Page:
It is Pearl Harbor Day. On this day we remember the secret ambush attack made by the Japanese on the United States naval base in Pearl Harbor, Hawaii on Dec. 7, 1941. It was brutal and overwhelming. It was an act of war, and roused a sleeping giant into becoming the most powerful nation the world has ever seen.
Four years later, America would end the war by dropping atomic bombs on two Japanese cities. These were not surprise sneak attacks. They were announced in advance in hopes that the leadership of Japan would surrender. They did not surrender until two of the most horrific promises in history had been fulfilled.
Over the next couple of generations Japan and the U.S. have developed a solid relationship. Not without hiccups, but generally as international friends and allies. Yet there is always some hurt that goes with the memory of this relationship. Leaders and historians have tried to make fruitful sense out of those bookend events. In 2015, the leader of Japan spoke some very powerful words about the whole thing.
"History is harsh. What is done cannot be undone." - Japan Prime Minister Shinzo Abe, speaking on the 70th anniversary of the surrender of Japan ending the 2nd World War.
I like that statement. It is very powerful. In the speech he mentioned some of the atrocities Japan was involved in during the war, but never came out and apologized for them. Japan has apologized over and over again for their part, which included the ambush of the United States military in Pearl Harbor, Hawaii. I don't think this man has to apologize again for the sins of his forebears.
But think about his statement for a minute...
"History is harsh." That is the reality in a fallen and rebellious world. We all have regrets. We all have scars. We all have lingering hurts. Sometimes we expect too much from history. The people who did those horrible things were just like us. We are all (everyone of us reading this) capable of doing the most horrific thing.
"What is done cannot be undone." Sometimes we tend to expect too much from time. It has been said that time heals all wounds. But it doesn't. Time only moves us further from the event in a chronological pattern. It separates us from the moment. In one sense, the further from the moment we get, the less it controls our lives. Time doesn't heal all wounds, but time does give wounds one necessary element. It gives opportunity for wounds to heal.
The writer of Ecclesiastes passed along this wisdom...
"There is an occasion for everything, and a time for every activity under heaven:
a time to give birth and a time to die;
a time to plant and a time to uproot;
a time to kill and a time to heal;
a time to tear down and a time to build;
a time to weep and a time to laugh;
a time to mourn and a time to dance;
a time to throw stones and a time to gather stones;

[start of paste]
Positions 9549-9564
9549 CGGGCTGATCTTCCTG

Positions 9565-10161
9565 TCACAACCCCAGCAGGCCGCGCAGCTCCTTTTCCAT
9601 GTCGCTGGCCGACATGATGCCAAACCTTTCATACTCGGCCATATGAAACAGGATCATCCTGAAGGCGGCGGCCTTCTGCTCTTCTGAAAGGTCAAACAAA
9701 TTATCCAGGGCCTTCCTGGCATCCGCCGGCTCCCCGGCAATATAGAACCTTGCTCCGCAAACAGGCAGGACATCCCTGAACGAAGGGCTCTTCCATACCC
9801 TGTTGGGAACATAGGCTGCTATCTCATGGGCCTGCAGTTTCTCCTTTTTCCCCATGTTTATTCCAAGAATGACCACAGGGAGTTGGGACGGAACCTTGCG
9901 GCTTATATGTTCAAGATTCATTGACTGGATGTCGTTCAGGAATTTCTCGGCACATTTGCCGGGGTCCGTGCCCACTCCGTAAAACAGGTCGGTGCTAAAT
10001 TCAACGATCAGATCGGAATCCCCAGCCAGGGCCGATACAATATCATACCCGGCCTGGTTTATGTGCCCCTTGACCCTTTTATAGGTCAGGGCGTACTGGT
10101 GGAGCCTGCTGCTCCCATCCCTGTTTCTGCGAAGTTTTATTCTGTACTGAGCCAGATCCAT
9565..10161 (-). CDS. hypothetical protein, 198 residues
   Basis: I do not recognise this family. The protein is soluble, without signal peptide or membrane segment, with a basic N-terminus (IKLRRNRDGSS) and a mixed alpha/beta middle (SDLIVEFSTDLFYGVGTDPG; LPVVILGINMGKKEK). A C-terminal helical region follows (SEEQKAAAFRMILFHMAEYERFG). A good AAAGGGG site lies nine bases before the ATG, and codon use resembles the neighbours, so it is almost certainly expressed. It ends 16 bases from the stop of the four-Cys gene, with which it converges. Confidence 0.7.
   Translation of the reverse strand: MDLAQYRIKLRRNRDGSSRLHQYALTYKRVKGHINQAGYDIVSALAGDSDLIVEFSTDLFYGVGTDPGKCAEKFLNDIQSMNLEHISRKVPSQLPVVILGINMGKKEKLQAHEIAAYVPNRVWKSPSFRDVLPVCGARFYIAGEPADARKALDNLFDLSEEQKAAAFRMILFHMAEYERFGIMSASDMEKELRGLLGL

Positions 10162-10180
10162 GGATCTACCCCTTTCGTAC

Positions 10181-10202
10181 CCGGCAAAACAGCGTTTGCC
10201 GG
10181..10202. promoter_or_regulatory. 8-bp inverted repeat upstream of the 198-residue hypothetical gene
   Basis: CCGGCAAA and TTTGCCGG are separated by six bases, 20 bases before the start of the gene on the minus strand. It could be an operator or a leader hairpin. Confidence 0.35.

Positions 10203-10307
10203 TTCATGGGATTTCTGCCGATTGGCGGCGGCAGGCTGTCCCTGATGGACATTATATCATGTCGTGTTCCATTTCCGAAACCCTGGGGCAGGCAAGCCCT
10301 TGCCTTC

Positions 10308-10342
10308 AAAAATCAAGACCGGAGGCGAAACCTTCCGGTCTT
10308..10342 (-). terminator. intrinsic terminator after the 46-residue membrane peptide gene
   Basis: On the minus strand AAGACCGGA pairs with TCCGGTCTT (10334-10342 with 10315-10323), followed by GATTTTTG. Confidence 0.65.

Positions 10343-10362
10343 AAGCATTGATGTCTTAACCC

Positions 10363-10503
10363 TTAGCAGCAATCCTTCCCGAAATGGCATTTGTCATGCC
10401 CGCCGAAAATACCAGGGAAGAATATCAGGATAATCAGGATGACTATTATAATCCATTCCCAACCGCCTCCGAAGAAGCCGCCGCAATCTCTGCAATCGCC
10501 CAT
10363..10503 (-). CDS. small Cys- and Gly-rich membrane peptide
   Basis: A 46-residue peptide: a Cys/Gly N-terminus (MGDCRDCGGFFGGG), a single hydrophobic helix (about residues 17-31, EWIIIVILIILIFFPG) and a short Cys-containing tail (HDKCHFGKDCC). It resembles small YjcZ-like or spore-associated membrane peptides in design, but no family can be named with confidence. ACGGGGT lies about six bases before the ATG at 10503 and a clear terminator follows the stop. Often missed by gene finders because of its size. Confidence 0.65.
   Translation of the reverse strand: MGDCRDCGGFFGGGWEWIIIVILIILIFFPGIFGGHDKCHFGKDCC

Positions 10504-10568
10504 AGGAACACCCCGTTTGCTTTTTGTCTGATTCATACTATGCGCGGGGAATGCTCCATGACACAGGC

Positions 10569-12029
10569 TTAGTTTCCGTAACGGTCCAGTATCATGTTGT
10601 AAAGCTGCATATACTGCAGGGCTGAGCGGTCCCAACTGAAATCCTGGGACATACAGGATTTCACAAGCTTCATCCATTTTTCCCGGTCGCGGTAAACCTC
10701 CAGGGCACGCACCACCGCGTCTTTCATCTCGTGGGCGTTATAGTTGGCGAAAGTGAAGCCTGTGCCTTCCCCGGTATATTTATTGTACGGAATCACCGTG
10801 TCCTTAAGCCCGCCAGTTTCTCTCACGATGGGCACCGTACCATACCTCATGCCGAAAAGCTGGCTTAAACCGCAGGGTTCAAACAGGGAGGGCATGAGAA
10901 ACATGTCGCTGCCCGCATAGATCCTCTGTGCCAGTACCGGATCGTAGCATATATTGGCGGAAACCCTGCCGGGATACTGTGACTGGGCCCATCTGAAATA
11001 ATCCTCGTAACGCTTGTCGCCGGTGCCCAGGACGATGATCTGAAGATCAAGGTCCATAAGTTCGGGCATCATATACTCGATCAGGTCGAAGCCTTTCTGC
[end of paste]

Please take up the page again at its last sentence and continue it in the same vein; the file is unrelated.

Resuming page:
a time to embrace and a time to avoid embracing;
a time to search and a time to count as lost;
a time to keep and a time to throw away;
a time to tear and a time to sew;
a time to be silent and a time to speak;
a time to love and a time to hate;
a time for war and a time for peace."
Time is marked by seasons. Some seasons are very rough. Others are very fulfilling. Seasons help us move through time. If all of time was harvest, we would have no experience with sowing or growing. If all of life was laughing, we would know nothing of compassion. History is made up of time. But it is also made up of seasons within that time. It is up to us to recognize those seasons and experience them well.
Some of your history has been seasons of hurt. Others have been seasons of healing. Other have been seasons of rest. But if you constantly live in the season of hurt... even after a new season has come, have you made the best of your time?
The Gospel of Jesus Christ is transforming. It changes our future, but it does not change what has already happened. If we tie the Japanese Prime Minister's words in with the apostle Paul's, we get this...
History is harsh. "For all have sinned and fall short of the glory of God." (Romans 3:23) What is done cannot be undone. "The wages of sin is death... but the gift of God is eternal life in Christ Jesus our Lord." (Romans 6:23)
America cannot have a healthy relationship with Japan if we do not leave the Pearl Harbor season. Japan cannot move forward with the U.S. if they stay in the Hiroshima and Nagasaki season. Both nations must recognize the horrors of that season and determine that it is a new day. There is a time for war... and a time for peace.
Your history is harsh. My history is harsh. We have done horrible things against God and others. People have done horrible things to us. A million apologies cannot erase those things. What is done cannot be undone. So we must trust in Jesus to take our ashes and turn them into beauty. There is no other way to receive life out of death.
Today you can live in your harsh past. You can live in the harsh past someone gave you. You can spend today trying to change what has been. Or you can spend today building what will be. Your past is on the paper, but your future is still in the pen.
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My name is David, and I want to know God more, and help other people find Him.